Any time company ownership changes, it’s a big adjustment for everyone involved. I like to think that for the team at The Digital Frontier, once the initial ‘shock’ of the news of my buying the business wore off, it was seen as good news or, at the very least, not bad.
It certainly was good news for me. As I mentioned in my last post, not only had I achieved my goal of purchasing a stable business with an excellent team from a good person, The Digital Frontier also has great potential. With best-in-class digital and large format print equipment and tons of expertise, the future knows no bounds.
Of course, capitalizing on opportunity takes work. For anyone who is thinking of buying a business, or who owns a business that is ready for ‘the next step,’ I’ll share my experience so far.
While I was confident I could run my own company, there was of course a lot I didn’t know. I spent the first couple of months absorbing information and learning the basics about the business: the different types of printing and substrates, who on the team does what and when, the clients, the vendors, invoicing, QuickBooks, taxes, accounting, taxes, payroll, taxes.
I also spent a lot of time applying for and securing various certifications that will, hopefully, get us entrée to valuable strategic partnerships. As of November 2020, The Digital Frontier is certified as a Minority/Woman Owned Business Enterprise (MWBE), Small and Emerging Business Enterprises (SBE & EBE, which are tied to annual revenues), and a Disadvantaged Business Enterprise (DBE, which is related to the personal net worth of the owner(s)).
Tip: If you can, consider hiring an assistant, or a part-time virtual one, right out of the gate after an acquisition. I was astonished by the amount of paperwork and time-consuming, 'low value' but entirely necessary tasks like switching utility accounts, gathering supporting data for and completing applications, and filling out forms.
During this time, I also learned (a bit the hard way, but fortunately relatively quickly) what else I shouldn’t do. I’ve always prided myself on being able to do anything. While that may be true, how quickly you can actually learn to do a thing matters – a lot. It turns out that my brain refused to grasp how to estimate jobs in anything resembling a timely manner. I would sit for long periods trying to do it – getting frustrated by both my mental block and the knowledge that I wasn’t working on other equally important things that I knew I would be good at.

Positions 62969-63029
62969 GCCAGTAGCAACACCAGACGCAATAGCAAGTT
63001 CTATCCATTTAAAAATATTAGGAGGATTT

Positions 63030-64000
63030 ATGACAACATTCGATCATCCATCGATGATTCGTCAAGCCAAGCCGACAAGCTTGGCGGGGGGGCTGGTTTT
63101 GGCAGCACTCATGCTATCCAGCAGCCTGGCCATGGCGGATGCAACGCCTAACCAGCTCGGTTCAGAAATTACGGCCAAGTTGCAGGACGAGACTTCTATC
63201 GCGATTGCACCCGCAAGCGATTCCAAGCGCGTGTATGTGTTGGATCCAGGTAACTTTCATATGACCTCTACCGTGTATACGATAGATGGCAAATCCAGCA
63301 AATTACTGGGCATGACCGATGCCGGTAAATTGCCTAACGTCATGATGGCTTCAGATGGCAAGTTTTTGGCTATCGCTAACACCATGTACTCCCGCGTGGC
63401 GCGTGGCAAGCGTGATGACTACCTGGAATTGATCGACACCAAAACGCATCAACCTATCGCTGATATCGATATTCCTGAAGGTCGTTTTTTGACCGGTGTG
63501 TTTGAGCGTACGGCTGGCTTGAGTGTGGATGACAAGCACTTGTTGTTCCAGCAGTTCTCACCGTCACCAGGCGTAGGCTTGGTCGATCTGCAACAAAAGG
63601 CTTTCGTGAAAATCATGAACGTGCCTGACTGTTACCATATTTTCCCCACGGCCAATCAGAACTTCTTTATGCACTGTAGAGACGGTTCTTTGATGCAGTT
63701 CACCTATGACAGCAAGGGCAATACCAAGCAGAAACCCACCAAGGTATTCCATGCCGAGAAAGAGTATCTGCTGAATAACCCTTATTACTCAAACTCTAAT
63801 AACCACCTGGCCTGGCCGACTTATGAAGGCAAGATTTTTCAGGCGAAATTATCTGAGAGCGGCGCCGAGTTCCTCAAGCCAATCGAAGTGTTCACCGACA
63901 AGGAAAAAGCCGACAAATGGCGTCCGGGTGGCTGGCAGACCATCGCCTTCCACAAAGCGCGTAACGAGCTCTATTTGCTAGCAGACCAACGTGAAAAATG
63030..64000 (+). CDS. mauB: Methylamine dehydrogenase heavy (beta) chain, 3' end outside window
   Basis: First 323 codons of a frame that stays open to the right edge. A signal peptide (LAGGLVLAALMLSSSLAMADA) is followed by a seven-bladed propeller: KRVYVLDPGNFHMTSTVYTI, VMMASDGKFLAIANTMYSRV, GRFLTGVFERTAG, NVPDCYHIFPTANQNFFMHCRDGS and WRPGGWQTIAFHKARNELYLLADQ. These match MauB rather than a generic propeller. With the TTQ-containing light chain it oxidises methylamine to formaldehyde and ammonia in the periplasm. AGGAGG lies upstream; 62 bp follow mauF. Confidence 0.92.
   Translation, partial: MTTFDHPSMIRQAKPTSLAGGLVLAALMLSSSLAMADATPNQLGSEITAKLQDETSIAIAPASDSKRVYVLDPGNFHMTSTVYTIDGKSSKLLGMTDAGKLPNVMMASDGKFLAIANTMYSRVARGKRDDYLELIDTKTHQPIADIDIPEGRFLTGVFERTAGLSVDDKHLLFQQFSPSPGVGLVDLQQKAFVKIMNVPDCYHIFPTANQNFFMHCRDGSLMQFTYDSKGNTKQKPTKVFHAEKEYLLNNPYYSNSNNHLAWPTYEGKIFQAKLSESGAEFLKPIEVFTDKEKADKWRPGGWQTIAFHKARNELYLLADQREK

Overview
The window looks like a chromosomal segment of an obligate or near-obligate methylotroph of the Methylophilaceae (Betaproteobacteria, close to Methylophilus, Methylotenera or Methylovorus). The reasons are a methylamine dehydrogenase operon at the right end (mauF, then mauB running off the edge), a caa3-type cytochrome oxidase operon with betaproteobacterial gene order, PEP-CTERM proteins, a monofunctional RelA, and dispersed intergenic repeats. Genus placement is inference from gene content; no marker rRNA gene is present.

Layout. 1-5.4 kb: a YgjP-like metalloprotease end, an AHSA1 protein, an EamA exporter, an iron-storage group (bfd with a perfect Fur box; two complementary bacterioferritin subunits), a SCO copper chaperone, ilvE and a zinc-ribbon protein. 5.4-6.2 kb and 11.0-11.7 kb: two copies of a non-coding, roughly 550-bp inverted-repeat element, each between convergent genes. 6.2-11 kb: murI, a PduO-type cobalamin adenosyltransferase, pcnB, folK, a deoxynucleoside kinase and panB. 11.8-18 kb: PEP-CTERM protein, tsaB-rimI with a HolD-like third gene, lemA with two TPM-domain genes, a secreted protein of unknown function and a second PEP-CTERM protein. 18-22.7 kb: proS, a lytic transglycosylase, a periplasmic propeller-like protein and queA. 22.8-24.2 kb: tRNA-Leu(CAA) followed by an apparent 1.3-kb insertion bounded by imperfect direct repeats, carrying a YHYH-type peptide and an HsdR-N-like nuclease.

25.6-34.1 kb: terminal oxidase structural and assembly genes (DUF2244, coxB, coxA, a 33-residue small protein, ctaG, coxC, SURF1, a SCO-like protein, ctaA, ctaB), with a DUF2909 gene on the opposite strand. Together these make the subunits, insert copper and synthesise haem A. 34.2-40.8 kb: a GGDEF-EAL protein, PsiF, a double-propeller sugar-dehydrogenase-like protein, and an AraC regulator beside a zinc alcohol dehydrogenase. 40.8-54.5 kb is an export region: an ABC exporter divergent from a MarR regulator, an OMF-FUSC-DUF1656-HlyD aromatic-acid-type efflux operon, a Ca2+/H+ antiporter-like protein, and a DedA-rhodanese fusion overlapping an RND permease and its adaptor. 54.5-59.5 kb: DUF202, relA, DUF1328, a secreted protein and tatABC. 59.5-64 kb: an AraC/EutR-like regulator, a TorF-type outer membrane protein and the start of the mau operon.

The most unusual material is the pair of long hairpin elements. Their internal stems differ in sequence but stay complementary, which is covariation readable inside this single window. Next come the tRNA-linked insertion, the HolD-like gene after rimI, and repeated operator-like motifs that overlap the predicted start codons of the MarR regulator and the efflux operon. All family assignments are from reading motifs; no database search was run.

Tip: Opportunity cost is real. Every hour you spend doing something someone else could do in a fraction of the time is an hour you’re not spending on something else that is important. Figure out what your business truly needs, what you’re best at, what you’re not good at, and who you can tap to do those things – even if you have to spend money on it.
Stopping myself from trying to learn to design solutions or estimate jobs right out of the gate was one of my best early decisions. It freed up my mind and my time to learn other elements of the business and things gradually started to fall into place.
Tip: If you’re evaluating a company for a potential stand-alone acquisition and think you won’t be able to afford to get help with things you’re not good at – at least in the beginning – consider the possibility that that particular business doesn’t meet your financial needs. My simple baseline went like this: at a minimum, the business needed to make enough money to support my family, pay the bank note without fail, and have some left over each month to invest back in the business or absorb any shocks.
Those first 2-3 months of acclimation and learning delivered a clear set of ‘wants.’ I wanted to grow, tapping into my existing network of contacts, and adding new ones; to streamline several excruciatingly manual and time-consuming processes that, when completed, would have the added benefit of automating some of that ‘pesky’ estimating work that eluded me; and to add the ability to purchase online from The Digital Frontier website.
Before I could jump in, however, it quickly became just as clear that I ‘couldn’t get there from here;’ there was an important list of prerequisite tasks that needed to happen first. These prerequisites – which I’ll discuss next time – came to define my first set of strategic/tactical priorities.